Beware of Tax Fraud

How Does Tax Fraud Work?

Identity thieves can file fraudulent tax returns in your name and steal your tax refund. They may attempt identity theft through emails or phone calls that claim false problems with your return or tax documents. 

Through Phishing Emails

Identity thieves send fraudulent emails claiming to be from U-M administrative units or the IRS asking people to update or validate information using fake U-M login pages, fraudulent Google forms, and more. They ask for personal information such as birthdate, Social Security number, and more that they can use to impersonate you. Do not provide this information.

The IRS does not initiate contact with taxpayers by email, text messages, or social media channels to request personal or financial information.

Examples:

See the most recent Phishing Alerts.

Through Phone Scams

People across the country have received phone calls from con artists claiming to be from the IRS. They often threaten tax-related legal action and demand immediate payment. They may ask for personal information. Do not provide information or money. Learn about phone scams.

The IRS will never call to demand immediate payment. The IRS will not call about taxes owed without first having mailed you a bill.

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Prevent Tax Fraud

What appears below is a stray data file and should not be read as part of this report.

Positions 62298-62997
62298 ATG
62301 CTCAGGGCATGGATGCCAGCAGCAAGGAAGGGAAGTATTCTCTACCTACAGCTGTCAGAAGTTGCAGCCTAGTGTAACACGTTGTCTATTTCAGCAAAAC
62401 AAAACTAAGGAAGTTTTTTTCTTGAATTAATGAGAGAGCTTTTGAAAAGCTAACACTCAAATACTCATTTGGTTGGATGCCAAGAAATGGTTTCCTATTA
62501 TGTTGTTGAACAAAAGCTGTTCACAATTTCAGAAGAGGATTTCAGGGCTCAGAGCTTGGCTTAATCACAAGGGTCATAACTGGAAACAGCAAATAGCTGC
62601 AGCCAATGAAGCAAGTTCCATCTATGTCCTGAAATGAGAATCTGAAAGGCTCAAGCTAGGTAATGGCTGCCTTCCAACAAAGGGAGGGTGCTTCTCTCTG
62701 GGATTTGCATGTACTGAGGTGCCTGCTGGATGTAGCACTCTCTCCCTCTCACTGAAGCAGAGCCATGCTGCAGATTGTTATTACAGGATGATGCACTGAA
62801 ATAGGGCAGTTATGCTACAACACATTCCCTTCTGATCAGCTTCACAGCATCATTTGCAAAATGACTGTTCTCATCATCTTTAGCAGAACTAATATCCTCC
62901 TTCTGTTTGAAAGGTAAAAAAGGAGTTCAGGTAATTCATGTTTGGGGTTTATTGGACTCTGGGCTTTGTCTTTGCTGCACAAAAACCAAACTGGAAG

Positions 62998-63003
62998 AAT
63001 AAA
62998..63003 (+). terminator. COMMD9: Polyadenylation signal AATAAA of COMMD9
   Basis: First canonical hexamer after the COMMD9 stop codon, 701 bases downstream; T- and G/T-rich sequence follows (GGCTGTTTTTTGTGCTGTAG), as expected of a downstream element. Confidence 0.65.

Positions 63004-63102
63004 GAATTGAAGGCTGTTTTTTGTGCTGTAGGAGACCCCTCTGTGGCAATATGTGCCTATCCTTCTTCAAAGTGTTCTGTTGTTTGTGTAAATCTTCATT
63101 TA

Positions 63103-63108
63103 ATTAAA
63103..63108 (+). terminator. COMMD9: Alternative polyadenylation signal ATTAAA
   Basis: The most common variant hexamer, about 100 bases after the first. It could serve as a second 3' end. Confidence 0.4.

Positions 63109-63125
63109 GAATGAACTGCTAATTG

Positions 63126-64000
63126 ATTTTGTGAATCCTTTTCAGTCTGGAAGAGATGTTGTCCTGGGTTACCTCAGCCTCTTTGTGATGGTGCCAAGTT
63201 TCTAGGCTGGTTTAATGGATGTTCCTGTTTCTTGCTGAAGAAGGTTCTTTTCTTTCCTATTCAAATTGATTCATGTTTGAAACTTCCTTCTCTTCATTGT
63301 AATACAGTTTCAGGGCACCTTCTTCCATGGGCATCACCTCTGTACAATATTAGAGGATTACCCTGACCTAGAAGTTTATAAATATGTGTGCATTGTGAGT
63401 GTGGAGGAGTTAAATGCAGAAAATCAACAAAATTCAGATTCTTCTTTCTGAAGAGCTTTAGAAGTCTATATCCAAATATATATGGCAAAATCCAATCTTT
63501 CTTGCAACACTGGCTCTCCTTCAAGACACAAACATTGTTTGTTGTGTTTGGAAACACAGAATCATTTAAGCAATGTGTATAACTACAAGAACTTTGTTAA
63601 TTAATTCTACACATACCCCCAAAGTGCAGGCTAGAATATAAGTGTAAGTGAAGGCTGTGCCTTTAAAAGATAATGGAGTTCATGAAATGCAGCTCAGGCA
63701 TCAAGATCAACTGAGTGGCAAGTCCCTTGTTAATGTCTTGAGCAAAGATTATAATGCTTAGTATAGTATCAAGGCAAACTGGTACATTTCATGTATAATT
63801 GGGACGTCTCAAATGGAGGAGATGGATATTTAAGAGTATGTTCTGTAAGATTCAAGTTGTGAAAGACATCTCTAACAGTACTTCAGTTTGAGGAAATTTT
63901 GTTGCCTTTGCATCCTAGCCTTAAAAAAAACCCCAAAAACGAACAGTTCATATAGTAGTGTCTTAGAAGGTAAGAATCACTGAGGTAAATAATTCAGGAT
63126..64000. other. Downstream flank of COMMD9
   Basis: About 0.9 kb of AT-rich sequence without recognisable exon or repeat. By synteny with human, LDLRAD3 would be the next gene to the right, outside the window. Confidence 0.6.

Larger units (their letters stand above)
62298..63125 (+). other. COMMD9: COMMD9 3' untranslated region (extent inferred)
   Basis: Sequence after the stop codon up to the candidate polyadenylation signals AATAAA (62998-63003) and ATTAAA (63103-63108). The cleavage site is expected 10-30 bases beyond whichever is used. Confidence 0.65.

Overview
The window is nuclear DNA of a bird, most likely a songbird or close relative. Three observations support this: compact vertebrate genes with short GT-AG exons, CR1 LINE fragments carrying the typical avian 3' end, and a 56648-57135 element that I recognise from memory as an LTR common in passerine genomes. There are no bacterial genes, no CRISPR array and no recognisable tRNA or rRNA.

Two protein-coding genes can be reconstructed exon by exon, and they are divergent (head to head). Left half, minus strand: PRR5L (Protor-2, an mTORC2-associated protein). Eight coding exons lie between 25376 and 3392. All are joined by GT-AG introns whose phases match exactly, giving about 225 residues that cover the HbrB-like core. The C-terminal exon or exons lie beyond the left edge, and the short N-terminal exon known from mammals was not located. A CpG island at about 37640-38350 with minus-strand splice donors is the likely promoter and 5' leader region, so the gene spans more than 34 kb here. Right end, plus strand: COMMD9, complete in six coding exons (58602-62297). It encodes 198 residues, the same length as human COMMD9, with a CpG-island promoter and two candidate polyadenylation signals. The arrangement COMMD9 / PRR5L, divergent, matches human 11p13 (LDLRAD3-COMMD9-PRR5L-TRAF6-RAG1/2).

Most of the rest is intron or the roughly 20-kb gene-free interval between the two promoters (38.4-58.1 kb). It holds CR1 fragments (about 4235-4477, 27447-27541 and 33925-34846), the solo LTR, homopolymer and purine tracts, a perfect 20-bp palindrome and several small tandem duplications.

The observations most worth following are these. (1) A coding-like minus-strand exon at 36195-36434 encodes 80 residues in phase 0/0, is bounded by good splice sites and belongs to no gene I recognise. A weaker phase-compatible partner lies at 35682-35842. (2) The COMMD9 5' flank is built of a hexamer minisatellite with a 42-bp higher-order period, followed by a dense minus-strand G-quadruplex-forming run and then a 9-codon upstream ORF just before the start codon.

Turn on two-factor for Weblogin to protect your U-M accounts.

Turn on two-factor for Weblogin to add extra security for Wolverine Access (including your W-2), U-M Google, and other U-M web sites and tools. Two-factor authentication adds a second layer of security, keeping your account secure even if your password is compromised.

If you file online, first secure your data, devices, and home network.

Secure your devices to safeguard your online identity and accounts. This means setting strong passwords, backing up your data, choosing appropriate privacy and access settings, only connecting to secure networks, and more.

File your taxes as soon as possible. This prevents criminals from filing under your name, and will get you your tax refund (if you are eligible for one) faster.

Know your tax filing merchants.

Use only Authorized IRS e-file Providers to file your taxes. If you're filing on the web, make sure that the website URL starts with https to indicate a secure connection.

Be suspicious of ads for tax filing services that promise you large or expedited tax refunds. These ads are often scams to steal your personal information.

Beware of common identity theft and tax scams.

Information about many current tax scams can be found at IRS: Tax Scams/Consumer Alerts. See Scams to learn how to protect yourself from phishing attacks, phone scams, tax fraud, and tech support scams.

If You Get Caught by a Tax Scam

Report tax identity theft to the federal government.

To report tax identity theft to the federal government and get a recovery plan, visit the Federal Trade Commission's IdentityTheft.gov website. It allows you to file Internal Revenue Service (IRS) Form 14039 online when you report identity theft. 

Or download a copy of IRS Identity Theft Affidavit, Form 14039 (PDF) for filing. For additional information from the IRS, see Identity Protection: Prevention, Detection and Victim Assistance.

Alert the appropriate state tax organization.

In Michigan, contact the Michigan Department of Treasury.

  • Call: (517) 636-4486
  • Email: Treasury-ReportIDTheft@michigan.gov
  • Send mail to:
    Identify Theft Unit
    Income Tax Division
    P.O. Box 30477
    Lansing, MI 48909